Words by Cheryl Lee Yesudas. Photos by The Wknd.

This year, Rockaway sold nostalgia – and boy, did it sell.

Last weekend’s showcase catered to a completely different demographic than the first installment just under a month back which featured The Scorpions, The Darkness, Wolfmother, Wings and Muzza’s Mayhem. The line-up this time around was definitely dominated by pop-punk and alternative rock, with the whopping total of just one heavy metal band. They made no bones about aiming for 90s kids, and they didn’t miss their mark, with high profile anniversaries, reunions and collaborations all around.

However, this edition of Rockaway wasn’t just a throwback to the late 90s – the main line-up was near identical to the ones we caught in 2011 and 2012, with Hujan x Radhi OAG forming a faux-supergroup for the night, and Edwin Raj of They Will Kill Us All fame coming onboard with Toko Kilat this time around. One Buck Short, Butterfingers and Zainal Abidin also celebrated notable anniversaries at the festival – fifteen, twenty, and thirty years in the industry respectively.

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We were also treated to a number of collaborations that we’d never even thought to dream up. Kyoto Protocol had local legend Man Bai onstage to lead a headbang-able version of “Kau Ilhamku”. Guitar virtuoso Bumblefoot joined the Deja Voodoo Spells alongside their 11-piece all female The Book of Spells Orchestra. Nu-metal poster boys Pop Shuvit had a guest in the form of David Kennedy, former guitarist for Angels and Airwaves (AVA) who performed their originals to perfection and performed a couple of AVA numbers as an added bonus for the crowd.

Fans more than their tickets’ worth with The Get Up Kids and Taking Back Sunday taking to the stage and giving Malaysian fans a taste of their glory days. The audience wasn’t too happy with Third Eye Blind’s mix of old classics juxtaposed with tracks from their new album, though, being very vocal about only wanting the former.

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It wasn’t all reunions and 90s fanservice, however. Math-rock heavyweights Dirgahayu killed it, with their drummer Sawaki Seikan playing one of his last shows with the band. Trendy Indo indie-pop band Changchuters blew us away with their larger-than-life stage presence. New kids on the block (relative to most of the other bands on the lineup) Son of a Policeman gave Rockaway a taste of Coachella with a coloured powder/beach ball war during their latest single “Euphoria”, but it did feel a little too gimmicky. Last but not least, Daarchlea, a Muslim-metal band, was one of the most notable acts in the mix – especially in their all-black ensemble topped with songkoks!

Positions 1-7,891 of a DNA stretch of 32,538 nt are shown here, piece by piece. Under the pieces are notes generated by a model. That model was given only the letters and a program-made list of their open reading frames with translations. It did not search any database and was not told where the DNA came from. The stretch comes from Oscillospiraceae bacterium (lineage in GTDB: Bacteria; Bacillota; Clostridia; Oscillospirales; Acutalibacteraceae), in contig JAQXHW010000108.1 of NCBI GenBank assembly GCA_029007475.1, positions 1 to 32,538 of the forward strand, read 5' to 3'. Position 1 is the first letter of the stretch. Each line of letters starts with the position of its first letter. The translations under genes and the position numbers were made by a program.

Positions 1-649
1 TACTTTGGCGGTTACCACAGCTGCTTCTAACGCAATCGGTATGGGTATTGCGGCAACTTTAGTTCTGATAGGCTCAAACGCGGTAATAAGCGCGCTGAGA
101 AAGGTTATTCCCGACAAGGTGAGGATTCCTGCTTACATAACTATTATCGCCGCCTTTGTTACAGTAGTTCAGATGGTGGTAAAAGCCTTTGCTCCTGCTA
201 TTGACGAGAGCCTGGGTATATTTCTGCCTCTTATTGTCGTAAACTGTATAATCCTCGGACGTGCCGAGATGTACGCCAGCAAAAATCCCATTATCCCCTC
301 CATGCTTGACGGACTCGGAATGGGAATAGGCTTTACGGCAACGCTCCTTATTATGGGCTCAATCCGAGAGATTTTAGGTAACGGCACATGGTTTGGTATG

The bands that were assigned to Stage 3, such as The Summer State, Pitahati and Speedwitches, faced quite a number of technical issues which caused a massive dip in crowd energy. Every band took a good half hour between sets to set up, causing a big delay in the programme. Killeur Calculateur and Kyoto Protocol’s sets were drowned out by music emanating from other parts of the festival. Fuad took a casual jab at the sound issues by complimenting One Buck Short’s music, and received a hearty response from Mooks on the other stage.

Butterfingers

No Rockaway writeup would complete without Butterfingers, though – their extremely hyped-up reunion was probably the main attraction. Butterfingers were a tease throughout their entire set, which was sadly cut short due to delays in the program and venue restrictions. They didn’t play the tightest set, but did play some of their biggest hits including “Girl Friday” and “Vio-pipe”. Emmett bid the crowd to sing along to almost every song, facing the mic to the masses. We only heard him sing half the set which was disappointing to say the least. We can only assume that they were baiting for an encore by not playing “The Chemistry (Between Us)”, but the encore never came.

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However, the highlight of the entire event had to be Zainal Abidin’s set – he got everyone on their feet dancing foolishly to his classic dangdut/reggae vibes, and managed to make 90s kids dance sober to music before their time.

All in all, though, while Rockaway wasn’t bad, it wasn’t that amazing either: we had expected a lot more from the bands and the festival as a whole. We’re probably going to remember this Rockaway as just Rockokay, but that’s just us. Maybe.

Cheryl Lee YesudasCheryl Lee Yesudas pretends to give the people at The Wknd deadlines when she is not playing the bass for one too many bands. You can find her dad-dancing in the corner of many gigs.